Czech billionaire developer Radovan Vítek’s CPI Property Group completed the sale this week of 550 million euros (CZK 14 billion crowns) in 4.9% bonds, a day before a CZK 70 billion lawsuit was filed against the him, the company and others in a US District court in New York over alleged fraud.
Trading in the perpetual (no maturity) bonds, which were arranged by Goldman Sachs, Bank of China and others, began on Thursday in Berlin, the news server E15.cz reports.
Perpetuity bonds are associated with a higher risk for investors because their settlement in the event of the issuing company’s collapse take place only after senior creditors, such as banks or holders of conventional bonds, are paid.
On Wednesday, a New York New York hedge fund and Czech investment firm, Kingstown Capital Management LP and Investhold Ltd., filed a lawsuit accusing Vítek of engaging in a racketeering scheme spanning a decade.
Vítek’s CPI said in a statement it categorically denies the allegations in the lawsuit filed by Kingstown and Investhold. It said CPI Property Group and related entities are currently engaged in litigation initiated by Kingstown in Luxembourg.
“The filing of the complaint in the United States is merely another attempt by Kingstown to seek inappropriate remedies and to exert unlawful pressure” on CPI, the company said in a statement published on its website.
Investhold is an offshore vehicles of Marek Čmejla, a Czech citizen, and Jiří Diviš, a Swiss citizen of Czech origin. They claim Vítek used a web of shell companies and “straw owners” to gain control of a Luxembourg-based real estate development company in which a Kingstown unit held a substantial interest. The CPI founder then sold the most valuable assets at “distressed prices” to entities he secretly controlled, the lawsuit alleges.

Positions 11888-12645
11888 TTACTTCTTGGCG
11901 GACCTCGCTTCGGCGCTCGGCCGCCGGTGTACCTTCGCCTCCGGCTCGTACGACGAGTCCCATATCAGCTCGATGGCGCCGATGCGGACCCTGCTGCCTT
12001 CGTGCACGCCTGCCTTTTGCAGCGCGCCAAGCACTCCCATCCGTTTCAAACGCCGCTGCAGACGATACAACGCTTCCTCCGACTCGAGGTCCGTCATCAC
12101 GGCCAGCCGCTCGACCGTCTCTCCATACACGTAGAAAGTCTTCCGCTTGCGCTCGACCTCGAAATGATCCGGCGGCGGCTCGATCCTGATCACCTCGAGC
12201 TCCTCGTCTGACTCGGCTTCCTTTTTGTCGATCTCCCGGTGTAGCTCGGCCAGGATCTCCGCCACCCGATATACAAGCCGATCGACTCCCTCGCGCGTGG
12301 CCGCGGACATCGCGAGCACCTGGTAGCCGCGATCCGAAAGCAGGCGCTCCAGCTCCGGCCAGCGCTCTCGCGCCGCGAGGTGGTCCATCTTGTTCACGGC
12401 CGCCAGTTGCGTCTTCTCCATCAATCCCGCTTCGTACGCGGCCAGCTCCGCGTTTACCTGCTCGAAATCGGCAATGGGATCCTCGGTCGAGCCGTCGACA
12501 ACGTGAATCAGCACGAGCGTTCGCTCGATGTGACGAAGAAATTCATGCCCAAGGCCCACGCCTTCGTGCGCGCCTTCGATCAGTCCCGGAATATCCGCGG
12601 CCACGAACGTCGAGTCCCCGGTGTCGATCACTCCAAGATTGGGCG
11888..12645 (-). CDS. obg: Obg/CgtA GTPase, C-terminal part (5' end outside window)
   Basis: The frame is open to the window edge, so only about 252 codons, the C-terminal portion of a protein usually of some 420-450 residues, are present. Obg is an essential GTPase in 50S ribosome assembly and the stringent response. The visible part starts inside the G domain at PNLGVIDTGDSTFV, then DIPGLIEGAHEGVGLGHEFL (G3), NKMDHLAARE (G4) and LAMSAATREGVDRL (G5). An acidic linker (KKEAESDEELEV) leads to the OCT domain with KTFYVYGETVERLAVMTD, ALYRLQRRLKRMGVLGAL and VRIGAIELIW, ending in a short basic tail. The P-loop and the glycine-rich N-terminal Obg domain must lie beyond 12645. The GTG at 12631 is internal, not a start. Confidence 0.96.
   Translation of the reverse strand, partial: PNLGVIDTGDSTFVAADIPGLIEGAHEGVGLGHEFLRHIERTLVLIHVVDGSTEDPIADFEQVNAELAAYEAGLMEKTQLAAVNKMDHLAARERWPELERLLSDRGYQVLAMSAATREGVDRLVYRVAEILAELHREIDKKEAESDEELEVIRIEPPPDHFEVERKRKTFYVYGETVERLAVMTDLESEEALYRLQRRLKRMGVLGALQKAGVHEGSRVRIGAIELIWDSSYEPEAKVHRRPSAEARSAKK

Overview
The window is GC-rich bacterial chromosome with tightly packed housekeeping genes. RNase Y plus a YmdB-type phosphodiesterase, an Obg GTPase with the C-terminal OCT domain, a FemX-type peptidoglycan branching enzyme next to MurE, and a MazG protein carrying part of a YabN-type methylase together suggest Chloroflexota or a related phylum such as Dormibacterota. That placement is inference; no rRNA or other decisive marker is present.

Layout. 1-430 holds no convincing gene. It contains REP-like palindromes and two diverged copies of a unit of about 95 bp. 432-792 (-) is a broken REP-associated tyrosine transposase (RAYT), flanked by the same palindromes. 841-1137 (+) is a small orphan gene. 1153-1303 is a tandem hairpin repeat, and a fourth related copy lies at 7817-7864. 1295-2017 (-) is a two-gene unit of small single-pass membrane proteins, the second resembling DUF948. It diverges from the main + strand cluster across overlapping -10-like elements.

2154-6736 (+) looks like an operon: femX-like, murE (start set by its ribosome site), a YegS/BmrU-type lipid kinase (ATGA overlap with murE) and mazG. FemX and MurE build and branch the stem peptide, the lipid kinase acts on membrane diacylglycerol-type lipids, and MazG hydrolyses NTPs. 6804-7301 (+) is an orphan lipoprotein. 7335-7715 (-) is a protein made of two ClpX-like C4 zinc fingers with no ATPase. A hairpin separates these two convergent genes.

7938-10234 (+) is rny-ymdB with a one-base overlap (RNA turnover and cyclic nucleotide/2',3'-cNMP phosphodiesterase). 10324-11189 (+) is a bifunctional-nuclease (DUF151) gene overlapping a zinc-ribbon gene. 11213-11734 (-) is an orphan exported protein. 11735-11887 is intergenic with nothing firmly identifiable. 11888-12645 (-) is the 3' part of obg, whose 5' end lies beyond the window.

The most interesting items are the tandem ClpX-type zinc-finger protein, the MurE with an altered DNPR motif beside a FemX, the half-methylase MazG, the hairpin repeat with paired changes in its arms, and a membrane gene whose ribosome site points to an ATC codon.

CPI notes that both men participated in the controversial privatisation of Czech coal mining Mostecká uhelná, the subject of long-running criminal proceeding over alleged asset-stripping and various financial crimes.
In this regard, “Mr. Čmejla and Mr. Diviš were convicted of fraud and money laundering in Switzerland in 2013,” CPI said.
“In the local Czech press, Investhold has in the past claimed that it had a partnership with our primary shareholder, Mr. Radovan Vitek. This position has no merit. The claims are further based on the allegations that Mr. Vitek engaged in certain financial transactions, but there is no factual basis or grounds for these claims. Neither is there any basis for plaintiffs’ claim that Mr. Vitek engaged in criminal activity.”
Vitek is worth about $2.3 billion, according to the Bloomberg Billionaires Index. His company CPI Property Group SA is also named in the suit, filed under the RICO racketeering act, as are J&T Banka, Milada Malá (Vítek’s mother), former Orco CEO Jean-Francois Ott. Kingstown is owned by two Czech entrepreneurs: Marek Čmejla and Swiss citizen Jiří Diviš.
Remnants of medieval wall dating back to 1041 unearthed in Břeclav
Prague flats most expensive in Central Europe, in terms of average earnings
Former Huawei employees say client information was discussed at Chinese embassy
Prague’s Žižkov TV Tower set for videomapping of Apollo 11 moon launch, landing
Barbora Strýcová, 33, in “best form” ahead of Wimbledon semi-final against Serena Williams